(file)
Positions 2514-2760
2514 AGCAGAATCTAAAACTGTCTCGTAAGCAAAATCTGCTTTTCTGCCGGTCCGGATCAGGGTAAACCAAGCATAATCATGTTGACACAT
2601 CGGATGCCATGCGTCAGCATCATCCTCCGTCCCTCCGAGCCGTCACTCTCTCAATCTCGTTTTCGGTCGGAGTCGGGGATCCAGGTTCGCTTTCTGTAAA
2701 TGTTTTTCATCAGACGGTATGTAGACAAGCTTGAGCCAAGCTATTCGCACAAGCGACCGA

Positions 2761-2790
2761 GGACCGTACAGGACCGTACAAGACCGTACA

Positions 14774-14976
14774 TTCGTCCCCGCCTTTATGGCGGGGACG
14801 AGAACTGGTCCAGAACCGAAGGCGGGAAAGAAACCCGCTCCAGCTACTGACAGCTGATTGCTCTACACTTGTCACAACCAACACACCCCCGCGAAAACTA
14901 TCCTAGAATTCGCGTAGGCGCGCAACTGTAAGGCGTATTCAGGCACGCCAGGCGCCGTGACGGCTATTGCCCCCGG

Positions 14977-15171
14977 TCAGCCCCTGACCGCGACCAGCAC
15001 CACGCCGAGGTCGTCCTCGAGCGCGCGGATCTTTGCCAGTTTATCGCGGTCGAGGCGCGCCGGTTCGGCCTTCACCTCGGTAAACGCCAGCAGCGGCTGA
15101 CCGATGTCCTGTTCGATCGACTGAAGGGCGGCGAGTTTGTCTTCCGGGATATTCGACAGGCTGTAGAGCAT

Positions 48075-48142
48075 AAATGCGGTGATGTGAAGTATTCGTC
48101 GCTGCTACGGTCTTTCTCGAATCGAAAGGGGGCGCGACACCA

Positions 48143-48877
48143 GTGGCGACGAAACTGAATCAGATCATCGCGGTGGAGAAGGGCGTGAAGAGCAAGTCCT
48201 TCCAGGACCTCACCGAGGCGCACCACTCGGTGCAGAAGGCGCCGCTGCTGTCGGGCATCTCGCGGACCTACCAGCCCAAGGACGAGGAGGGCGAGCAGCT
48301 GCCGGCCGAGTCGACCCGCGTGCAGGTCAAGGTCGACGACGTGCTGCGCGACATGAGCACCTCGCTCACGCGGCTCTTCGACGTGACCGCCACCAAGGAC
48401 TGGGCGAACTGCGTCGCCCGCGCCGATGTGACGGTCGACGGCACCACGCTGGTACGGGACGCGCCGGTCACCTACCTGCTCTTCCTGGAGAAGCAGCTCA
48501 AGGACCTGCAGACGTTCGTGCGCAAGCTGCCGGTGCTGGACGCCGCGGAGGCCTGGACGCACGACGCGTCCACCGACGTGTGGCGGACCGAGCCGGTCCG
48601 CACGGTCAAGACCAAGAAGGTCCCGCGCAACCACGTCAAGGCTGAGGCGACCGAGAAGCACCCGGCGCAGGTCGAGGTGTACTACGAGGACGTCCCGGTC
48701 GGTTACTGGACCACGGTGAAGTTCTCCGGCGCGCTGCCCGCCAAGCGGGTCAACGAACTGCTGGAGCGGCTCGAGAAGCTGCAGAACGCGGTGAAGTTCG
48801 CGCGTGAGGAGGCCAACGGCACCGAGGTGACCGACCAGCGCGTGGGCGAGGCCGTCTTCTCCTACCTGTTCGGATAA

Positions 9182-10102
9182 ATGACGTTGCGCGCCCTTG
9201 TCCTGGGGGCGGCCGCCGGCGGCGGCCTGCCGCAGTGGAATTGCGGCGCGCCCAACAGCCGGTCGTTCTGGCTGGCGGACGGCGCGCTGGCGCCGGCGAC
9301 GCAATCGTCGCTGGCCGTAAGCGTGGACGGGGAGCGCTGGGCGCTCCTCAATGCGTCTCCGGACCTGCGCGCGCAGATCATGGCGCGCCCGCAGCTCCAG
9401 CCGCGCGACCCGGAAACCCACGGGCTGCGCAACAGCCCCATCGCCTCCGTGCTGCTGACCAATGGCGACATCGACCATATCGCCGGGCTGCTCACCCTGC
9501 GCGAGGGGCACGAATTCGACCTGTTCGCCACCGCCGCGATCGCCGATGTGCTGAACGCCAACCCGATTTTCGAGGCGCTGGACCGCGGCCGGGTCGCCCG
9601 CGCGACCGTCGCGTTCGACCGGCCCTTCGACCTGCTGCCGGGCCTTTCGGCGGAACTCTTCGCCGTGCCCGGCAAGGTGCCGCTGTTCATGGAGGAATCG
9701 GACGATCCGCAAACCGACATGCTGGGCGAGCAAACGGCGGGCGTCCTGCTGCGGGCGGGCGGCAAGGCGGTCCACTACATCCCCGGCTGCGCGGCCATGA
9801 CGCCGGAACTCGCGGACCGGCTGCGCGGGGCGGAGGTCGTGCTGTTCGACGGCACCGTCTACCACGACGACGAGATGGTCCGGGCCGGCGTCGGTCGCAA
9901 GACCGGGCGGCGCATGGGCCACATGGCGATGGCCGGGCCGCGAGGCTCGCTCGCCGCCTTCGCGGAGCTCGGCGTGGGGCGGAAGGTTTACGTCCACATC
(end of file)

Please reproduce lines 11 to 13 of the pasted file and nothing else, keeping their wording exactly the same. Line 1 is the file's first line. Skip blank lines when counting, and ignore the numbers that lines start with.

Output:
Positions 14977-15171
14977 TCAGCCCCTGACCGCGACCAGCAC
15001 CACGCCGAGGTCGTCCTCGAGCGCGCGGATCTTTGCCAGTTTATCGCGGTCGAGGCGCGCCGGTTCGGCCTTCACCTCGGTAAACGCCAGCAGCGGCTGA